A raw look at fine dining
The restaurant industry can’t seem to catch a break and fine dining is no exception.
Since the pandemic began, about 90,000 US restaurants have temporarily or permanently closed.
Those that did survive are now facing historic inflation and prolonged supply chain disruptions — with wholesale food costs up 17% from the same period last year.
The challenges have been heavily reported, often with local, mom-and-pop establishments playing the protagonist. For good reason. These small businesses are operating on much slimmer profit margins, and catering to much more cost-sensitive customers. It’s easy to understand. And it’s easy to root for.
What has rarely been mentioned — at least thus far — is the impact on fine dining.
In March, Bloomberg did a price comparison of the most expensive sushi restaurants in New York City. At the far end of the scale was Masa, a three-star Michelin, omakase-style sushi restaurant that has just raised its chef’s counter pricing from $800 to $950 per person. That’s before tax and without drinks. When the check arrives a single diner will easily pay more than $1,000 for their meal.
Even before the price jump, Masa was the most expensive restaurant in North America. With the hike, it now ranks third in the world.
Chef’s Pencil is an international food magazine that actively tracks pricing of the most expensive Michelin restaurants across the globe. Their updated list, released this April, makes a case that fine dining is not exempt from the challenges faced by their peers — with just over half of the restaurants included in their Top 15 upping menu prices since last November.
Joining Masa were Amsterdam’s Ciel Bleu (two stars), France’s Guy Savoy (three stars), Denmark’s Alchemist (two stars), Sweden’s Frantzen (three stars), Japan’s Kikunoi Honten (three stars), and Singapore’s Shoukouwa (two stars), among others.
While their primary clientele is often thought to be shielded from the effects of inflation, fine dining was not exempt from COVID-19 or the supply chain issues it levied — now further stressed by the war in Ukraine. These restaurants have also experienced similar staffing pains — with talent leaving the industry, or at the very least, the city limits.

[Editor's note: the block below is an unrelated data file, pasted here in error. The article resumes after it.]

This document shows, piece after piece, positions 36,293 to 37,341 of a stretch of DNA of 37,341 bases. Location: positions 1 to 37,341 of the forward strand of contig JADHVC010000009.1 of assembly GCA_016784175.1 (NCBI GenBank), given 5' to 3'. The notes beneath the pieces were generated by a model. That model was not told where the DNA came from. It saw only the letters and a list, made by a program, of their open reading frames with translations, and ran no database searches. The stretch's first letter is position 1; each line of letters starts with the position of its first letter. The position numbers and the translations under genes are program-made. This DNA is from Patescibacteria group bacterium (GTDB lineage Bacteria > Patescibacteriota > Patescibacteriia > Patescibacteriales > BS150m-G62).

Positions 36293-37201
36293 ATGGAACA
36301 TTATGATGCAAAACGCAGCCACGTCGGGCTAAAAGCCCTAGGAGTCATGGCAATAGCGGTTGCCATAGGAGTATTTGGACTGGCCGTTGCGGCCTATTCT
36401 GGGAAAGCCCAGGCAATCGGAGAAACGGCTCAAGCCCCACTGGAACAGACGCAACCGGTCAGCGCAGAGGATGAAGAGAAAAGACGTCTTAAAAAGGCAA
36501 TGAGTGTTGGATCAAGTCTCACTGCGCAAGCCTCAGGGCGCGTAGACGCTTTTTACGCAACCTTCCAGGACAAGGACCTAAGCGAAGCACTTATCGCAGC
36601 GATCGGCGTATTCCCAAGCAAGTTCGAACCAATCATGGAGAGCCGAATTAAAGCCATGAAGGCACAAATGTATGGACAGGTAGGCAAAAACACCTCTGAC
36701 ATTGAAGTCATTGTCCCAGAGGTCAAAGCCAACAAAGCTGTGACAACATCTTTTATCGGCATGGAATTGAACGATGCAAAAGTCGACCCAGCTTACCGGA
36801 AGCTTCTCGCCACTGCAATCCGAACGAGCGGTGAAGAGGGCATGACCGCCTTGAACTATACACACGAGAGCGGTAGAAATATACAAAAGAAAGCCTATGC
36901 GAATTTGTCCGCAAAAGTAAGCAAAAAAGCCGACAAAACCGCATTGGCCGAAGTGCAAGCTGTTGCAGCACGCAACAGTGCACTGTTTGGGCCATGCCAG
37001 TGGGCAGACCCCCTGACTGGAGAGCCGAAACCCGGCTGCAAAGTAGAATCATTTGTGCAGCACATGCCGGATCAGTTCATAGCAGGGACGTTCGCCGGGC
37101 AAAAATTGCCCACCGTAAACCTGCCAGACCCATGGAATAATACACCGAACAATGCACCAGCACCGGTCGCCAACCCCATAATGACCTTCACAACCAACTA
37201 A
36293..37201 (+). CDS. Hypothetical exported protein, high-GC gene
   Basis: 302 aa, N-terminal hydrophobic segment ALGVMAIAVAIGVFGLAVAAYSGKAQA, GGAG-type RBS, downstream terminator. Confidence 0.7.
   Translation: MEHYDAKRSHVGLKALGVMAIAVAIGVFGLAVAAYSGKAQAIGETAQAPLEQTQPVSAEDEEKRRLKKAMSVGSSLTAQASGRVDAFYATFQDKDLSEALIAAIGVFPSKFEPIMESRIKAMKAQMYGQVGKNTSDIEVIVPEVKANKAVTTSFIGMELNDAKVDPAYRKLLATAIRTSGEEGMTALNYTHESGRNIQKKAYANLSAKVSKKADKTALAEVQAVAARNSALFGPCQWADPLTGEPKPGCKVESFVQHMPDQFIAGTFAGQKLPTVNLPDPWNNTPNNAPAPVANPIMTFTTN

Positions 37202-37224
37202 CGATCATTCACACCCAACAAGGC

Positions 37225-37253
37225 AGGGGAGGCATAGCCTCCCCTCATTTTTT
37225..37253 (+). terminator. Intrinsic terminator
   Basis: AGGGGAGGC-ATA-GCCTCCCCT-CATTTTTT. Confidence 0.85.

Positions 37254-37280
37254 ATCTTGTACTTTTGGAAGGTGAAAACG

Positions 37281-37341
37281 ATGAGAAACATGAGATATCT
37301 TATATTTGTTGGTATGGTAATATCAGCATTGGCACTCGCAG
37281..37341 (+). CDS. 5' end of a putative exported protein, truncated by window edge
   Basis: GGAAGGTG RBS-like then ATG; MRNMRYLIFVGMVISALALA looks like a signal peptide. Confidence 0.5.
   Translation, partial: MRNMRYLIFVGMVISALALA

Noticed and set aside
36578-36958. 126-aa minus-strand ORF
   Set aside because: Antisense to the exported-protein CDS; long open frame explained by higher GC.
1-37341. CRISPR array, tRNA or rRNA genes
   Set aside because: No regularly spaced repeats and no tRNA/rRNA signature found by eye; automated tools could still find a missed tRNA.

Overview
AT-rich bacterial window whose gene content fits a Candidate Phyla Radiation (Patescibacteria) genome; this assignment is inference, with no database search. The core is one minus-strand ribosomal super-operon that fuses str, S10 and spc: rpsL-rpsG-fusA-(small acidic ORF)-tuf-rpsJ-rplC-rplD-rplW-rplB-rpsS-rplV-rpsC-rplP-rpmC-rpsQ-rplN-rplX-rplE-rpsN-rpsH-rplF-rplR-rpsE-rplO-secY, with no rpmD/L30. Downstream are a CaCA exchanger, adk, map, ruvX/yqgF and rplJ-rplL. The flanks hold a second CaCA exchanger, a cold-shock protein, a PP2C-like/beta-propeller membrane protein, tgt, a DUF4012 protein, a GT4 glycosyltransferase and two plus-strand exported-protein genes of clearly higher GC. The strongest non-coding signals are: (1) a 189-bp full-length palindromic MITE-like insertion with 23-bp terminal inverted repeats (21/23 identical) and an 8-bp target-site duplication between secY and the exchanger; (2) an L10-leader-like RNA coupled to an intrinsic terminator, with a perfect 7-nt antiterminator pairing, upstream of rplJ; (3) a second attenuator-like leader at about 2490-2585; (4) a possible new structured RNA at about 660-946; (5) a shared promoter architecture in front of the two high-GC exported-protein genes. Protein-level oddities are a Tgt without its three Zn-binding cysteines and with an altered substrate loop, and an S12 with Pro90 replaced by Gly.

However, coverage of their price increases often takes on a very different tone. As does commentary on the relief some of these restaurants received at the pandemic’s peak.
Masa was awarded $5 million from the US Small Business Administration’s Restaurant Revitalization Fund — the max amount allotted for a single location. Among the other high-dollar recipients in New York are household names like Blue Hill, Peter Luger, Eleven Madison Park, P.J. Clarke’s, and Momofuku restaurant group.
Many were quick to flag that the funding seemed to favor high-end restaurants in wealthy neighborhoods, with only 28% of Restaurant Revitalization grants going to low-income areas. And at much lower payouts.
But even with the grants, what is the future of fine dining?
The cost of a Michelin-star meal has always included highly trained staff and costly ingredients. (The latter of which is being even more acutely felt by sushi restaurants, like Masa, facing dwindling fish populations.) However, as Eric Ripert, chef and co-owner of New York’s Le Bernardin (three Michelin stars), points out it must now also account for the increasing price of utilities, salaries, and even more basic ingredients.
His recent example to finedininglovers.com? Limes. In October 2021, a case of 100 limes cost $37. This April, that same case is going for $137.
A number of chefs, like Ripert, have been diligent about finding paths to offset these costs. However, the steady increase of expenses has others eyeing menu prices — choosing to go higher instead of compromising on customer experience.
So, does fine dining warrant a role in the inflation narrative?
I say yes. Do these restaurants have more flexibility to absorb costs? Arguably yes. However, they’re certainly not immune to the effects of long-term inflation. And in that sense, their stories are not so different from the more casual establishments they’ve been pitted against.
Danilo Diazgranados is an independent investor in the global food and wine, financial services, real estate, and the hospitality sectors.